Column: Too much salt can cause serious health problems
If you like salt on your food, or salty foods in general, you aren't alone. But as Americans become more aware of the consequences dietary choices have on their health, salt intake is an issue. Do you know how much salt you should eat daily? What's the target, and where do you fall against that? The Arizona Department of Health Services website has a wealth of information on this topic, at www.azdhs.gov/salt/index.htm.
Eating too much salt can be bad for your health. Salt is sodium and chloride. Sodium can increase your blood pressure and the chances of you having a heart attack or stroke. Heart disease is the leading cause of death in Arizona.
National dietary guidelines recommend that many adults eat no more than 2,300 milligrams of sodium each day. For best health, some adults should eat no more than 1,500 milligrams of sodium each day. You should limit your sodium intake to no more than 1,500 milligrams of sodium a day if:
You are 40 years of age or older;
You are African American;
You have high blood pressure.
Recent reports highlight how important it is to limit the sodium in your foods. The Centers for Disease Control and Prevention published a 2009 study in Morbidity and Mortality Weekly Report that shows two out of three adults (69 percent) should eat no more than 1,500 milligrams of sodium a day. These groups are at especially high risk for health problems from eating too much sodium.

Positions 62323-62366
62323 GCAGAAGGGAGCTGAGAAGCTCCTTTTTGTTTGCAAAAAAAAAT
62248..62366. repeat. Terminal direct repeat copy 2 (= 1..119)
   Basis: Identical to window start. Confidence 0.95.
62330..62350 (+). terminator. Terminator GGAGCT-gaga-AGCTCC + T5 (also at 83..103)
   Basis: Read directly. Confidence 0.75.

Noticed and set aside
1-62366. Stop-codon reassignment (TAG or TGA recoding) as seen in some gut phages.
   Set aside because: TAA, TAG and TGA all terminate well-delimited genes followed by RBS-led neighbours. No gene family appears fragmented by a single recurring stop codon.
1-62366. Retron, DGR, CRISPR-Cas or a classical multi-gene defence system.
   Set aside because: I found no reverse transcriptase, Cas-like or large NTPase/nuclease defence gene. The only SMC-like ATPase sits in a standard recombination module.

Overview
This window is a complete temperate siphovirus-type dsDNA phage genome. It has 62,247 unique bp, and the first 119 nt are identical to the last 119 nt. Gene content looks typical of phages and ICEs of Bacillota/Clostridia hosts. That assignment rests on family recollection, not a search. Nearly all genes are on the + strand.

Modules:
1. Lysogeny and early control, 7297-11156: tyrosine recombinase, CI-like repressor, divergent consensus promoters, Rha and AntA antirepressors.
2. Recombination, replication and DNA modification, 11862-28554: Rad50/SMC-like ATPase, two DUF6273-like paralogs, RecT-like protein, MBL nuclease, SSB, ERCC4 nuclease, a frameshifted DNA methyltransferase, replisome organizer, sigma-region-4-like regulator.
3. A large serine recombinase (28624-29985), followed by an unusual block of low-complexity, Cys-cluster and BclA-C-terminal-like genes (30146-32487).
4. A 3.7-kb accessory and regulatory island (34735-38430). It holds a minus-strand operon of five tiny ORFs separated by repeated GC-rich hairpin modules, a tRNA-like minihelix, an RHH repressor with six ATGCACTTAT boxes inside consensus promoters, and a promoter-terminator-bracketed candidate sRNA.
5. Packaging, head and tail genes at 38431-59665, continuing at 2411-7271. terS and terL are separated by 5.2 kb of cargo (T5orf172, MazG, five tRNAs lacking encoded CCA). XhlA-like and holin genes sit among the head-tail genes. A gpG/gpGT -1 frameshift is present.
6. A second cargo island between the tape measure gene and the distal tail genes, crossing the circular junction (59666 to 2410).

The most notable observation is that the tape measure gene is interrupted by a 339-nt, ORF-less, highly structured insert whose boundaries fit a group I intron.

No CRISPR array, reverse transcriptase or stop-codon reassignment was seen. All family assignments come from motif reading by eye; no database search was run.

In January 2010, the New England Journal of Medicine published a research study that showed reducing dietary sodium by 1,200 milligrams of sodium (3 grams of salt or about the amount of sodium in a slice and a half of pepperoni pizza) per day may reduce both coronary heart disease and stroke. In Arizona, this could reduce new cases of coronary artery disease up to 2,500 per year, reduce the number of strokes by up to 1,400, decrease heart attacks by up to 2,000, and save $207-$497 million in health costs each year.
The Counselor's Column is a weekly feature in the Daily Courier. If you have a question or topic that you would like addressed, contact West Yavapai Guidance Clinic through www.wygc.org.